CS Lewis takes a stronger view about God’s role in the arrival of trials in our life. He queries, “what do people mean when they say ‘I am not afraid of God because I know He is good?’ have they never even been to a dentist?” The fact is that God disciplines those whom he loves. That suggests an active agency. Nevertheless, I would be surprised to learn that those people who lost a child whilst young or a spouse soon after marriage were more idolatrous parents and lovers than the rest of us. Indeed, I might rather be inclined to be in awe at God’s grace that he doesn’t carry out such harsh actions for the huge numbers of us who do place the security and purpose of our lives in things like our children, our partners, our work, or our health. I might rather wonder at all the trials and tests that don’t come our way, because God has actively stopped them in his mercy, than query the ones that he does let through.

 

When I became ill back in 2011, that illness helped me learn on a deeper, experiential level about trusting in God for income and support; but I don’t think I was idolising my health or that God made me ill in order to teach me a lesson about idolatry. My relationship with him has been refined and deepened, but I wouldn’t talk of the loss of my health as something that God deliberately sent to teach me a lesson. I am happy to talk about the ways that I can serve God because of my illness, in particular the lived experience that I can bring to research into disability and social security, and to churches about how Christians should respond to long-term structural poverty. But I do God the credit to think that he could have used a wide range of different circumstances for my good, and that I could have usefully served him under a variety of situations and experiences.

 

I’m also single, but I don’t think God has kept a partner from me out of some need to teach me not to idolise marriage. I am content being single, so if anything maybe God should send me a husband to make sure I don’t idolise singleness! I enjoy helping to look after my young nieces, but I also enjoy coming back home and having the freedom to live in accordance with my health. Should God send me a child so that I don’t idolise the child-free state? This could quickly get ridiculous, with God having nowhere to turn for fear that we can equally idolise the presence and the absence of something!

 

Instead of worrying about idolatry, I think it is a good practice to be in the habit of appreciating every good thing that we have. I don’t mean the things that we feel we ought to be grateful for, but aren’t. I mean the things we genuinely experience joy and gratitude for. For me, this is my bed. It makes me very happy, and I thank God for decent mattresses and comfortable pillows and the flexibility in my life that means I often can return to bed when I need to. And when I was at university, I made a deliberate point of enjoying the beautiful architecture of my university town and the frequent clear skies. I worked at never growing stale to it. So when I became ill and had to move back to my dank, grey place of birth, I was comforted by my memories and enjoyment. I had no regrets of ‘if only I’d appreciated it whilst I had it’. Currently, I really love my flat and the place I live; but I am bearing in mind the possibility that when my nieces are grown and have their own children, perhaps it will be of use to them if I move to live nearby and help with their kids; or my parents as they age might need me to live closer by to them. I hope that in either of those eventualities, I give up my flat with good grace, thanking God for the time in which I had it, and looking forward to the new blessings of the new situation.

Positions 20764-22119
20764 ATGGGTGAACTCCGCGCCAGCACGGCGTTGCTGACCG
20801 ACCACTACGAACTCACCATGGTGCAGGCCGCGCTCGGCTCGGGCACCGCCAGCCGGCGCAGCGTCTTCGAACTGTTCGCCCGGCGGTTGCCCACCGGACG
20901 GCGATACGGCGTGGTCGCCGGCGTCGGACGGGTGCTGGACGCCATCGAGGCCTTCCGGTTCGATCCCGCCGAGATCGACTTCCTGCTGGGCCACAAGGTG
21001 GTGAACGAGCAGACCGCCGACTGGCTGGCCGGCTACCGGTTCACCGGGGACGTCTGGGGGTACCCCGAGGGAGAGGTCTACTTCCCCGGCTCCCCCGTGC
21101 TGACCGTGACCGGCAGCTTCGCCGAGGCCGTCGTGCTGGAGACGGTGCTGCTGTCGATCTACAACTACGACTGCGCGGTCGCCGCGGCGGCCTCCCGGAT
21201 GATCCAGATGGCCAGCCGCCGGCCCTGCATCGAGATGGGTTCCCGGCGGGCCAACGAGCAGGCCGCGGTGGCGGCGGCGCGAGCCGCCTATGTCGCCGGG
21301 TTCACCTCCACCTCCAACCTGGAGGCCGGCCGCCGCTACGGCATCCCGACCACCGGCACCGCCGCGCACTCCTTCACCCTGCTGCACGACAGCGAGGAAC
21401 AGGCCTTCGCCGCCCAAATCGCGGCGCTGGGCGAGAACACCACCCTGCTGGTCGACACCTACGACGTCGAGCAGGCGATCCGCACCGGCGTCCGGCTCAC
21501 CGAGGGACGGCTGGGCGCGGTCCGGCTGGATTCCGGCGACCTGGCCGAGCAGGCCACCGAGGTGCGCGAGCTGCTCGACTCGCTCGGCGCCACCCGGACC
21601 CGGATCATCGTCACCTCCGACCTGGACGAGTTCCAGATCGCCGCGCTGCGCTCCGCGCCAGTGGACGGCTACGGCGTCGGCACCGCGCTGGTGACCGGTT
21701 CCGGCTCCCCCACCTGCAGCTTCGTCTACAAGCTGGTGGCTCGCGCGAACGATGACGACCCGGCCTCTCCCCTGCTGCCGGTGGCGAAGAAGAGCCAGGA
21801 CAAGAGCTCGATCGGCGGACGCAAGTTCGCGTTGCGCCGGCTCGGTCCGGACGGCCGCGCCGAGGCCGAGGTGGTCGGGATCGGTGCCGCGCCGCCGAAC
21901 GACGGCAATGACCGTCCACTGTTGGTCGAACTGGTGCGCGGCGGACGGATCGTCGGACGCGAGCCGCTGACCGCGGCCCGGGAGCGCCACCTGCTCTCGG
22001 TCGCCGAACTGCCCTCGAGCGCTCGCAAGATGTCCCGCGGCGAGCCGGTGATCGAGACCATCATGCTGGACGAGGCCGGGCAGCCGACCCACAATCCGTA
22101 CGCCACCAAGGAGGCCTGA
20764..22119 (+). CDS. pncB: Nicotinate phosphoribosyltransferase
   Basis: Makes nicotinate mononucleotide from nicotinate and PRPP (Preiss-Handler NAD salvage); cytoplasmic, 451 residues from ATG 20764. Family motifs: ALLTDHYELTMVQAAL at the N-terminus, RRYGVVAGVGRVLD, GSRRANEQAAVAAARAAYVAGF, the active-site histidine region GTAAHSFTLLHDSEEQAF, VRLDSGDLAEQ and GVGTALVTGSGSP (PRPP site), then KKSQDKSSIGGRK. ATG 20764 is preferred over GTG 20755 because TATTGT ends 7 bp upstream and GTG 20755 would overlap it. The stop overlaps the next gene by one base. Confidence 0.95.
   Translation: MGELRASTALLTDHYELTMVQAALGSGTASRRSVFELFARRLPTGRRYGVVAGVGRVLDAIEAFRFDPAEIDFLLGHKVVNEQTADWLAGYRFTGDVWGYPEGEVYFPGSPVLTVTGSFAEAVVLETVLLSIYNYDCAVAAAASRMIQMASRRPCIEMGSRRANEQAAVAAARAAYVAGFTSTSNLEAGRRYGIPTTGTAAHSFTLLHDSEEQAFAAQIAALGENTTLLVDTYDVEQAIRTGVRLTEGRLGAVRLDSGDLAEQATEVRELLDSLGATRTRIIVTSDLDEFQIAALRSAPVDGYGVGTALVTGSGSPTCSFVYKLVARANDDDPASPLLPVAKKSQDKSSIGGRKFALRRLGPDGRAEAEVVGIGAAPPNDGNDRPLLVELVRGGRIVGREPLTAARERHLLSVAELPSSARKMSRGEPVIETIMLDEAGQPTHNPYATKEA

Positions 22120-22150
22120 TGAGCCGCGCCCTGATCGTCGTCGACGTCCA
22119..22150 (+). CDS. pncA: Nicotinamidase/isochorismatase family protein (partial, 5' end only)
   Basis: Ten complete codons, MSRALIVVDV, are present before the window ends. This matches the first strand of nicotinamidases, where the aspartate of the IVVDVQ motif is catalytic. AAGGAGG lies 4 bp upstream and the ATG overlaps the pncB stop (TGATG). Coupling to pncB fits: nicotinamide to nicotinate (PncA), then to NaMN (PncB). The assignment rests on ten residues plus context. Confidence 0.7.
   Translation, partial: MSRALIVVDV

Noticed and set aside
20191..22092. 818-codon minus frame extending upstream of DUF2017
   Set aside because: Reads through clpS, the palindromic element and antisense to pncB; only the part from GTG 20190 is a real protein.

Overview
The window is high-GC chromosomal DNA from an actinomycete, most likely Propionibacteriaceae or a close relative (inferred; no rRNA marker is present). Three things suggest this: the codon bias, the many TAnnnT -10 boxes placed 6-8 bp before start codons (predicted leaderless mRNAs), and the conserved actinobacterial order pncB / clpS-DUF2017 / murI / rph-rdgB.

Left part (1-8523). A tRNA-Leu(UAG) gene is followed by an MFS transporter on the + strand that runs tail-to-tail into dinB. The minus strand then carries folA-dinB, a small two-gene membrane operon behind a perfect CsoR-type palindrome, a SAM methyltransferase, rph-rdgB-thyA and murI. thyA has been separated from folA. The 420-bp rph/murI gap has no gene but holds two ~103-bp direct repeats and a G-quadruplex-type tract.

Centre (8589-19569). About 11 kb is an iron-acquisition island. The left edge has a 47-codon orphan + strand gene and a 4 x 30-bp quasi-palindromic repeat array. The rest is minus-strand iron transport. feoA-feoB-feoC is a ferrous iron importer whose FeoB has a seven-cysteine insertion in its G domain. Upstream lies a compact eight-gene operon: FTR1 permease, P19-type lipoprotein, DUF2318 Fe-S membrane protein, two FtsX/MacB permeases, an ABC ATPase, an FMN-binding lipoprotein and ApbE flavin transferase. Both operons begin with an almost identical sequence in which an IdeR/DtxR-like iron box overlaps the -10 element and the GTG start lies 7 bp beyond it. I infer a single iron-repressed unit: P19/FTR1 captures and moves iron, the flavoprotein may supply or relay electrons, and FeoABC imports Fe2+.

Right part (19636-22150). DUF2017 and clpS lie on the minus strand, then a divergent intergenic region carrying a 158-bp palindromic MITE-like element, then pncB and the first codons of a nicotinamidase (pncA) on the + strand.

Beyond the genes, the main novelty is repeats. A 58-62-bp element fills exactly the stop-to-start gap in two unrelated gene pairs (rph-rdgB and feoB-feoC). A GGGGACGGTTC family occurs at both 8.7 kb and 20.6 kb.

As a single person, sometimes I struggle with loneliness. I don’t necessarily want to go visit a friend and have to make conversation, but I’d like there to be someone around to do life with. Someone to eat with; to do chores with; to sit and a read a book with. I also visit my sister regularly, and am reminded of all the benefits of being alone! I don’t have to wash up but can leave it for my assistant. I can eat what I want, when I want. I can watch what I want. I have no grumpy moods to navigate, and no tearful kids to comfort. Although on balance I think that the shared life is better, I also acknowledge and enjoy those benefits of singleness that do exist. To be fair, this has been massively helped recently by getting an affectionate dog who, whilst she can’t replace human companionship, is good enough to get me through the lonely days until I’m next visiting my sister and her family.

 

Combining the goodness of God with an awareness of the broken, frustrated nature of the world we live in suggests to me that we should actually love more, not less. We should make use of the good things that God has given us for as long as we have them, to enjoy them as he intended for us to do. The fact that none of what we have is a guaranteed permanent feature of our life should make us want to ensure that we never have that ‘if only’ regret; that feeling that we didn’t appreciate what we had until it was gone. So I appreciate the singleness that I have. I appreciate the opportunity to live near family. I even appreciate the fact that chronic illness prevents me from working, because it means that on those all-too-rare sunny days, I can go and soak up as much sun as possible rather than be stuck indoors at a computer. That’s not to say that I wouldn’t rather be healthy and have a job and live with friends or family, but I don’t let the overall negativity prevent me from enjoying the occasional good side.

 

Overall, I want to remain aware of the fragility of life. I know that good things come and stay and other good things come and go; that bad things also come and stay or come and go. I know that God loves me, but that this is a frustrated world and that the only way for God to end all suffering now would be to bring in the new heavens and earth – which would mean foreclosing on all the people not-yet-born who would otherwise get to enjoy that new heavens and earth with us. So I endure the loss that happens, and I enjoy those things that are still present, and I try always to praise to God in all situations.